Digital inequality in the US is integrally linked to other economic, racial and ethnic disparities that have also emerged in full force during the pandemic, and going forward, it must be addressed in those terms. The US policy debate on digital inequality has often focused on rural infrastructure, particularly during the Trump administration, which has offered some modest funding for rural loans and grants (US Department of Agriculture 2020). While there is certainly limited or unreliable service available in some rural communities, especially on Tribal lands, affordability is the most important challenge in the US for both urban and rural communities (Tomer et al. 2017). In fact, there are three times as many urban than rural households without broadband of any kind, even mobile. Nationally, people of color are disproportionately represented among those with no broadband (Siefer and Callahan 2020).

Though 83% of the US population has some type of broadband subscription (counting both fixed broadband and mobile phones), connectivity is unequally distributed across cities and neighborhoods (American Community Survey 2017). There are zip codes in Memphis where only 26% of the population had any kind of broadband, including cellphones in 2017. Even in Silicon Valley’s San Jose, where over 90% of residents have some type of broadband, there are zip codes where only 40% had fixed or mobile broadband, according to 2017 estimates. In Detroit only 67% of residents had a broadband subscription in 2017, and 19% of those relied on smartphones to go online. These less-connected, mobile-dependent internet users often turn to public libraries or Wi-Fi hot spots for homework, job search or other important needs (Fernandez et al. 2019). This hit many urban neighborhoods hard with the closure of public spaces and fast food restaurants in the pandemic. But the problem is not a short-term one that will simply be remedied as institutions open again.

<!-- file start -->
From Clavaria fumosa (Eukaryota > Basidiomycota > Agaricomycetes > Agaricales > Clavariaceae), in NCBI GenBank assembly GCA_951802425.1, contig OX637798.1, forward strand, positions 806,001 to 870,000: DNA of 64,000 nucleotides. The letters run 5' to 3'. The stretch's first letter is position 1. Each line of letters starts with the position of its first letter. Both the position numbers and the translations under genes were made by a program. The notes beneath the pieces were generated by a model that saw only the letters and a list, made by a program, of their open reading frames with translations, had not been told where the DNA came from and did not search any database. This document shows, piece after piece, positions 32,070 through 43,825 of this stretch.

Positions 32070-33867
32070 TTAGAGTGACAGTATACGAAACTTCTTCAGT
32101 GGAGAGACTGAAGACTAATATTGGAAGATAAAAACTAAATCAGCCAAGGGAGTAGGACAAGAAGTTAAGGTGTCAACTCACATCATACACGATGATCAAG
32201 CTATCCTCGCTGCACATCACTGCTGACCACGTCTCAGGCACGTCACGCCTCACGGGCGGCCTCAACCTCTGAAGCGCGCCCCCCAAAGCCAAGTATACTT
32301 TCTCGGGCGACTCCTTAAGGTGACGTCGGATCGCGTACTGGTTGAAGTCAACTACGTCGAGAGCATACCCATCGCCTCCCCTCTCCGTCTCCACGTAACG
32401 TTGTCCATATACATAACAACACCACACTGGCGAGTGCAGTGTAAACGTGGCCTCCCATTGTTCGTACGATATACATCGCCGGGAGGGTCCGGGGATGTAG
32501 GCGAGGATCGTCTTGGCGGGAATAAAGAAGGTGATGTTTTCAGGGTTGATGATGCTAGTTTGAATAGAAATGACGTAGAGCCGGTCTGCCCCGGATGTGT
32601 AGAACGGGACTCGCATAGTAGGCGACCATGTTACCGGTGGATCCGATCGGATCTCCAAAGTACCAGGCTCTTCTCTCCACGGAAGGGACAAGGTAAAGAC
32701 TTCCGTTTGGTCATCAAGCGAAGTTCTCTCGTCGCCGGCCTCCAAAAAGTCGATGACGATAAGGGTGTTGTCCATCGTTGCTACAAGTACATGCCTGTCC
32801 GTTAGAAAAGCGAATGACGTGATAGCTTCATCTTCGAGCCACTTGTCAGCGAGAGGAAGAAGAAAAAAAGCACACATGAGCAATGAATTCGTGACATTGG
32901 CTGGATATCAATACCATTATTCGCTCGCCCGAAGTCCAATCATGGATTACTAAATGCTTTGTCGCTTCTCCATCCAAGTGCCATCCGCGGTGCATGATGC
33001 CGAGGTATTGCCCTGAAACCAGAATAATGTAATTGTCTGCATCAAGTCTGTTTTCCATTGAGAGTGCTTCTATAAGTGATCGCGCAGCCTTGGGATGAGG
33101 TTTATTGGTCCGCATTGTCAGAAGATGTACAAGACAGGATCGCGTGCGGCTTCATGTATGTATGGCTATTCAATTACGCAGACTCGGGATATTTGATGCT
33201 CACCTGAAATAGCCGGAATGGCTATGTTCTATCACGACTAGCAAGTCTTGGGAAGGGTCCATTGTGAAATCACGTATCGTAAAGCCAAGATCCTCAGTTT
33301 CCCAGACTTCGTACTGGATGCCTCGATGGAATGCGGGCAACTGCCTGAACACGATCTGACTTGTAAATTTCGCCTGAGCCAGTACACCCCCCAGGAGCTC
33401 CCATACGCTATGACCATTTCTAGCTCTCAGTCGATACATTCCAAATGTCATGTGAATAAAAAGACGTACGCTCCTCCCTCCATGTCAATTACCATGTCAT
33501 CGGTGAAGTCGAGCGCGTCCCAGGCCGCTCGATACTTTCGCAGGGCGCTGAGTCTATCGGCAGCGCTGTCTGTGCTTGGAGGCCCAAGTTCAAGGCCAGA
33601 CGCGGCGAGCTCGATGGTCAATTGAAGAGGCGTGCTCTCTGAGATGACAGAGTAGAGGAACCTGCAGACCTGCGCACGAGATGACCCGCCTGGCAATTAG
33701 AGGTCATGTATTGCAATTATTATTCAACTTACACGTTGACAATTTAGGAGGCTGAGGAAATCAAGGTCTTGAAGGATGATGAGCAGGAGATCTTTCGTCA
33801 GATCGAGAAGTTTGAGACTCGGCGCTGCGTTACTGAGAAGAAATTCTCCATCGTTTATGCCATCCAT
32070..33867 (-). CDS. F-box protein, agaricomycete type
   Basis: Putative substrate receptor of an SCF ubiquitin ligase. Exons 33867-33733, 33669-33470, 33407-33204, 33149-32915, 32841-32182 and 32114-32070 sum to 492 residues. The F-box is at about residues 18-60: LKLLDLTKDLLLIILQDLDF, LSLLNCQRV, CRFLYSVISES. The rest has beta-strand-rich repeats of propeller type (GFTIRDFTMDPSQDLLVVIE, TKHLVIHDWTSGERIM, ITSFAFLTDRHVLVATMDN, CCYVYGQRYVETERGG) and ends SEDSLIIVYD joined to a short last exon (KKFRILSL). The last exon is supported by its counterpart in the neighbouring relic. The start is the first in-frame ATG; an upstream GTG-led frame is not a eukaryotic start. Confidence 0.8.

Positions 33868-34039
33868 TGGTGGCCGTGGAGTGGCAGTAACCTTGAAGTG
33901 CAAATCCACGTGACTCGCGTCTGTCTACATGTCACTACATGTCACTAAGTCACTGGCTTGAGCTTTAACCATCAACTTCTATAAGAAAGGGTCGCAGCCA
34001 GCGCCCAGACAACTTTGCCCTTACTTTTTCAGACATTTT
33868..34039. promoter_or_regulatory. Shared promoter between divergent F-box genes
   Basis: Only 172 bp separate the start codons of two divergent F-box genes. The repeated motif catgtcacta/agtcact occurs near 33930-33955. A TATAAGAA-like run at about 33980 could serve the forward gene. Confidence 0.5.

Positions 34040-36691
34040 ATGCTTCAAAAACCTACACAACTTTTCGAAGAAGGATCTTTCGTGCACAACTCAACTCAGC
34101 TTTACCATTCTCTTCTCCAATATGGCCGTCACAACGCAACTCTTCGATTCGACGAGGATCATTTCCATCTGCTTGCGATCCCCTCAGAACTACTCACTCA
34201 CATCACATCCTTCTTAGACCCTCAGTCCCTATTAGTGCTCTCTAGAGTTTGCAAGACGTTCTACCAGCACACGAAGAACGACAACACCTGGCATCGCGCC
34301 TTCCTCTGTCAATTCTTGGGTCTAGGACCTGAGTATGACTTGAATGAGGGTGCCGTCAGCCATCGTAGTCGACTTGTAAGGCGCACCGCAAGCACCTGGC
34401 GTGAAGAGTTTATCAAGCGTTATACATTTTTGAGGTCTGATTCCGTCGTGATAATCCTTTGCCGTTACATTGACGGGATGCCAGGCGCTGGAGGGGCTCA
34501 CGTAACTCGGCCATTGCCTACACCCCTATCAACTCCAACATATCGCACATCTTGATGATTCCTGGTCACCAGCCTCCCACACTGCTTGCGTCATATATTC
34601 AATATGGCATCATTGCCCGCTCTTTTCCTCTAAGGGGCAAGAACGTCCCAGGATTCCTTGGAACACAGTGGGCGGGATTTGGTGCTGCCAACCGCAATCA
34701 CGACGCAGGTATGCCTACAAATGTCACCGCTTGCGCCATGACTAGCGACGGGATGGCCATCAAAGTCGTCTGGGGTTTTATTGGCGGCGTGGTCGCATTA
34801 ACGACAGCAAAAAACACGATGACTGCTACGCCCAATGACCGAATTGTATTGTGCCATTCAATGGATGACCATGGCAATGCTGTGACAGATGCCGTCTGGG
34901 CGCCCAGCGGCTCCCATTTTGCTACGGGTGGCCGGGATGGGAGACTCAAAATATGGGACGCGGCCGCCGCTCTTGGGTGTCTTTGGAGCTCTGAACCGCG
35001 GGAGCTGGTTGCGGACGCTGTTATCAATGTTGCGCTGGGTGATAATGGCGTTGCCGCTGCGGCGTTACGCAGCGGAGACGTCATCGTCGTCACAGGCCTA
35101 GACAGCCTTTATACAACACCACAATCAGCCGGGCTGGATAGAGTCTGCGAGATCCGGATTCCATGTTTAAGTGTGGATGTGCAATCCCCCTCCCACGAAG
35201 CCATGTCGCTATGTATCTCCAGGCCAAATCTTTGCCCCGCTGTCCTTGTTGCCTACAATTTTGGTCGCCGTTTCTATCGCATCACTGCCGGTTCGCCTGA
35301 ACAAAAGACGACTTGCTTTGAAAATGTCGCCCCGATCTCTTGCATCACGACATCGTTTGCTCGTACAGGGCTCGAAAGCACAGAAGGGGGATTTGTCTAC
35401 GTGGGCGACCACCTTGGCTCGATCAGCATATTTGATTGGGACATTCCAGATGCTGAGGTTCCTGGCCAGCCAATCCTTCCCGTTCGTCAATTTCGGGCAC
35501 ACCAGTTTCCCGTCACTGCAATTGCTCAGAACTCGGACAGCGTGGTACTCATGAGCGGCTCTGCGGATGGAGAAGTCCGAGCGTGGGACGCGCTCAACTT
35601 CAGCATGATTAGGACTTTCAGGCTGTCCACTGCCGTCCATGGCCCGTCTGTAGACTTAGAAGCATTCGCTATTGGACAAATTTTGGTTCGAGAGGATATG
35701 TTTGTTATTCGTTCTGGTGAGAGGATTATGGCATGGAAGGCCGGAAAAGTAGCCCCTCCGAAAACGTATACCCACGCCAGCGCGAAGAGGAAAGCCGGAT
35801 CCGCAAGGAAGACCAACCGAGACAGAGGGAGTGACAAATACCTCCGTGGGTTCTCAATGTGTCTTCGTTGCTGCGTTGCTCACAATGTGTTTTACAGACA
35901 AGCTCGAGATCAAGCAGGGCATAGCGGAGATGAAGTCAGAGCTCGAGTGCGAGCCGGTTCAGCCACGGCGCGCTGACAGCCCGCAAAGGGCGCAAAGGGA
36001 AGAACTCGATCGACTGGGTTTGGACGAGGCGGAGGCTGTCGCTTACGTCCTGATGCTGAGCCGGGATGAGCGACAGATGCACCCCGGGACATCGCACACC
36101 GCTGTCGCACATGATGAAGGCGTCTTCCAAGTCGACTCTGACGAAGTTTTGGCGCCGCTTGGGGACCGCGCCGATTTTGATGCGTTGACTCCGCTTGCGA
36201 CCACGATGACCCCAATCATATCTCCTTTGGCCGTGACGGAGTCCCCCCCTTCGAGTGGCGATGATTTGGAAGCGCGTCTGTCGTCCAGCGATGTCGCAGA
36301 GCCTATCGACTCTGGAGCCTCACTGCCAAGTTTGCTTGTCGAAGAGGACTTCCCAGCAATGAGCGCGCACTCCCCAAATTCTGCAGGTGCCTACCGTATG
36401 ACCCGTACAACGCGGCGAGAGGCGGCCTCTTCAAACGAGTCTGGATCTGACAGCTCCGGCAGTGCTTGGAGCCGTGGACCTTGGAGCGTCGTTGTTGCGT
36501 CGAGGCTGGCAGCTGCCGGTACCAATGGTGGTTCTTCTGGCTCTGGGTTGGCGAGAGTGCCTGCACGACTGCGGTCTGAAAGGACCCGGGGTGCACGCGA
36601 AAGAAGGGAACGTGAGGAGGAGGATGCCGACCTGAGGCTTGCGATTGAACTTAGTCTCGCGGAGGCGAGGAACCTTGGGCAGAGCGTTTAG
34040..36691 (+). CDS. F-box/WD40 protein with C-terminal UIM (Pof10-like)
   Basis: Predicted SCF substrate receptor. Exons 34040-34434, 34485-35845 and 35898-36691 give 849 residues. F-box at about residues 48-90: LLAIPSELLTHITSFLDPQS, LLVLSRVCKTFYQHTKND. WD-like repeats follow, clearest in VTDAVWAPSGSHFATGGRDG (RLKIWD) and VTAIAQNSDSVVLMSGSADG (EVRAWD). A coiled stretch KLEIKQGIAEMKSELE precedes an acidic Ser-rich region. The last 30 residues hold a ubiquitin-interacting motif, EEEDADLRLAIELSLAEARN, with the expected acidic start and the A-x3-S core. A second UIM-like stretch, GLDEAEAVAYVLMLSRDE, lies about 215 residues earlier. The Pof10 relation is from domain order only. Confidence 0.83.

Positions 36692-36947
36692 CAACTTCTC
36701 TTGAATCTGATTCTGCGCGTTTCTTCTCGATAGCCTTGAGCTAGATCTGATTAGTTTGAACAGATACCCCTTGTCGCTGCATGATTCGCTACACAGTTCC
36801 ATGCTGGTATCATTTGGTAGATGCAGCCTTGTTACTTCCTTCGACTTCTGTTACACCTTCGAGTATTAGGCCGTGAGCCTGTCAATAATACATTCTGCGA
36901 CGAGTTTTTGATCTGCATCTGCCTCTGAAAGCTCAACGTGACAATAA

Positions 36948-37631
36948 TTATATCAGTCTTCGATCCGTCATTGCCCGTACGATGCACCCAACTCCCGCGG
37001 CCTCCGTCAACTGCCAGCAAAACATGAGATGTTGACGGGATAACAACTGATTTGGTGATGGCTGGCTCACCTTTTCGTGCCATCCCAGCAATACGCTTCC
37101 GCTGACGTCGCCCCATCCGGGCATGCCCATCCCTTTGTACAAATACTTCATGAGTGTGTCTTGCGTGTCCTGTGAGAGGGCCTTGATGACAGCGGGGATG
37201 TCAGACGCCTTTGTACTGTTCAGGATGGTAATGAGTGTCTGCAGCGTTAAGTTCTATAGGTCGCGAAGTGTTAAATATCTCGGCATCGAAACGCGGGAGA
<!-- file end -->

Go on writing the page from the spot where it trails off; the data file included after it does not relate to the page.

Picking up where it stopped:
These disparities have costs not only for individuals, but for communities, as COVID-19 so aptly demonstrated. Technology use affects equality of opportunity for individuals, for wages, education, health, and political participation. But it also has spillover benefits for communities and society. These benefits for communities have been more difficult to measure than the individual effects of technology use and disparities. One reason is the lack of adequate geographic data on broadband use: broadband adoption and activities online. With new data from the American Community Survey and the use of “big data” drawn from non-traditional sources, there are fresh opportunities to improve research and policy addressing urban technology use.